As even casual baseball fans know, the Cubs haven’t won a championship in exactly 100 years, replacing the Red Sox as the quintessential underdog baseball franchise. I don’t have much sympathy for their drought–Wrigley Field is a huge cash cow which the Cubs’ various ownership groups have dutifully and increasingly milked in the past couple of decades. But with the feisty Carlos Zambrano (who got into fisticuffs with his catcher last year) as the rubber-armed ace, and Harden mixing in with former reliever Ryan Dempster and the sharp but risky fly-ball oriented lefty Ted Lilly in the middle of the rotation, rounded out by above-average journeyman Jason Marquis (and with 16-game winner Rich Hill still battling baffling control problems in the minors), the Cubs have a marvelous cadre of starters.

But the Brewers appear likely to give them a legitimate run for their money. Sheets and Sabathia make them dangerous in any short series (although Sabathia was terrible in his last post season appearances), and the rest of the rotation, while not on a par with the Cubs, isn’t too shabby, with Dave Bush and the young lefty Manny Parra. (If only another talented youngster, Yovani Gallardo, hadn’t gone down with a knee injury in May.)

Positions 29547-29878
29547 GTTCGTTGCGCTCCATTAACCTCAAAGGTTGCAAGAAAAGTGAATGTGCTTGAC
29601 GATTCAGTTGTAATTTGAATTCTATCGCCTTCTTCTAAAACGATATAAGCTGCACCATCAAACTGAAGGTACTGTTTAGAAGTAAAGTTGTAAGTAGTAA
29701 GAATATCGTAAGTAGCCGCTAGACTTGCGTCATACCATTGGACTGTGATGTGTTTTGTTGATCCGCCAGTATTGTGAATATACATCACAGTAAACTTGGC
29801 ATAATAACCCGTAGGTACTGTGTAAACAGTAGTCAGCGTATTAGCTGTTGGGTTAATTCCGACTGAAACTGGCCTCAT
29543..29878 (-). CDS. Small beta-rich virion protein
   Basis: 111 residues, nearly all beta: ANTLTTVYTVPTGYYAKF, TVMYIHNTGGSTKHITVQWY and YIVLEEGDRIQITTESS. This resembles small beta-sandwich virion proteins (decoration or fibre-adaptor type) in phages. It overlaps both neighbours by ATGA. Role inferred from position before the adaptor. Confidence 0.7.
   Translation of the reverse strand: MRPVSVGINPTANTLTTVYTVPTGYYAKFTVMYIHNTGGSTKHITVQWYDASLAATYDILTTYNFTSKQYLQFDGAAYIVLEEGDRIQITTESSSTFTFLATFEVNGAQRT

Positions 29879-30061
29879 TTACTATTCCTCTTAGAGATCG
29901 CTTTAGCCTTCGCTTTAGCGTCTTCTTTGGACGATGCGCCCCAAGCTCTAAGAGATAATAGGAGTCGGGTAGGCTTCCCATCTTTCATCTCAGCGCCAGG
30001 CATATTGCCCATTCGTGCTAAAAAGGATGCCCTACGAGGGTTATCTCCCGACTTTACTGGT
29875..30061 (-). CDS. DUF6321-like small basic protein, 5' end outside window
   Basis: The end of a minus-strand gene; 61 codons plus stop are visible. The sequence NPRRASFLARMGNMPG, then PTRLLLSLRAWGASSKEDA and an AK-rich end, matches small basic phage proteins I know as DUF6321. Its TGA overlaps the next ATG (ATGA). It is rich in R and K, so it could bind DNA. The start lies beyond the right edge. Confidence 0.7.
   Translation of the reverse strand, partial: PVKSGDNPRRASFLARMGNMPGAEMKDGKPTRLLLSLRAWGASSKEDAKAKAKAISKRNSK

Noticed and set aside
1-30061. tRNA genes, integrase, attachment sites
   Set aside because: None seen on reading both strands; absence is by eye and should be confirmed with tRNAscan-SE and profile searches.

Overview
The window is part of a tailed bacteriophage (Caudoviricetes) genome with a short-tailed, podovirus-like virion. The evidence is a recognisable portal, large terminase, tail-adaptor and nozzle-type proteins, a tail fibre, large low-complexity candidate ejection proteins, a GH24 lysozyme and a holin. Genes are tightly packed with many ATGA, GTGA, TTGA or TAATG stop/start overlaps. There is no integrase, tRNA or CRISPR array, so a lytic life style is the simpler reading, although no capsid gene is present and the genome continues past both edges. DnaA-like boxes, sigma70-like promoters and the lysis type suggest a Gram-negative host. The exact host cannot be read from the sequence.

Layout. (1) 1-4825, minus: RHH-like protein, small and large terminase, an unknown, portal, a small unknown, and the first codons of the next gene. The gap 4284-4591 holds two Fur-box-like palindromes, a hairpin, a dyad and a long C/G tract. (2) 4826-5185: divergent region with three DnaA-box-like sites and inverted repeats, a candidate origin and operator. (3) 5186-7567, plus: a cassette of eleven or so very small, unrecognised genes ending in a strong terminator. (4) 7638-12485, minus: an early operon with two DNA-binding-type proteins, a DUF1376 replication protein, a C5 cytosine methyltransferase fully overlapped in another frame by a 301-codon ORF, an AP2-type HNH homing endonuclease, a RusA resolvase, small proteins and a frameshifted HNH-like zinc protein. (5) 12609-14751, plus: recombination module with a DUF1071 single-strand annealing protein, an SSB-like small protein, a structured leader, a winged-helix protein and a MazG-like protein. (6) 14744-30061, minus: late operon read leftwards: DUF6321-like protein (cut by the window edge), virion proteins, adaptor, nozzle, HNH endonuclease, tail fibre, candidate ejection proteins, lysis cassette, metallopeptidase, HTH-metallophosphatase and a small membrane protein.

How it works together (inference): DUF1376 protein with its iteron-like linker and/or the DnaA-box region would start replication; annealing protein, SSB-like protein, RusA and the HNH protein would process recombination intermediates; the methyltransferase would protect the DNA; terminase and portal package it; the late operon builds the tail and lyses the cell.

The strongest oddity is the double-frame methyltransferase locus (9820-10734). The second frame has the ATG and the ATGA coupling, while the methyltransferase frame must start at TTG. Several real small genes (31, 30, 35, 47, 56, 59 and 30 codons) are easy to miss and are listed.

The point is, neither the Cubs nor the Brewers (who last went to the World Series in 1982 and have never won it all, although the Milwaukee Braves turned the trick a mere 51 years ago behind Warren Spahn) are dynastic franchises. Both have occasionally spent (and overspent) to try and win, but are a long way from the Yankees and Red Sox. Both have long-suffering fan bases and a wonderful collection of players on their respective rosters. I think they are the two best teams in the National League and wouldn’t be surprised to see them in the NL Championship series in October. Just thinking about Zambrano versus Sabathia and Harden versus Sheets, with hitters like Fielder and Braun for Milwaukee and Derek Lee and Aramis Ramirez for the Cubs working for runs…It’s enough to make a hoops freak patient before the opening tap of the 2008-09 NBA season in November.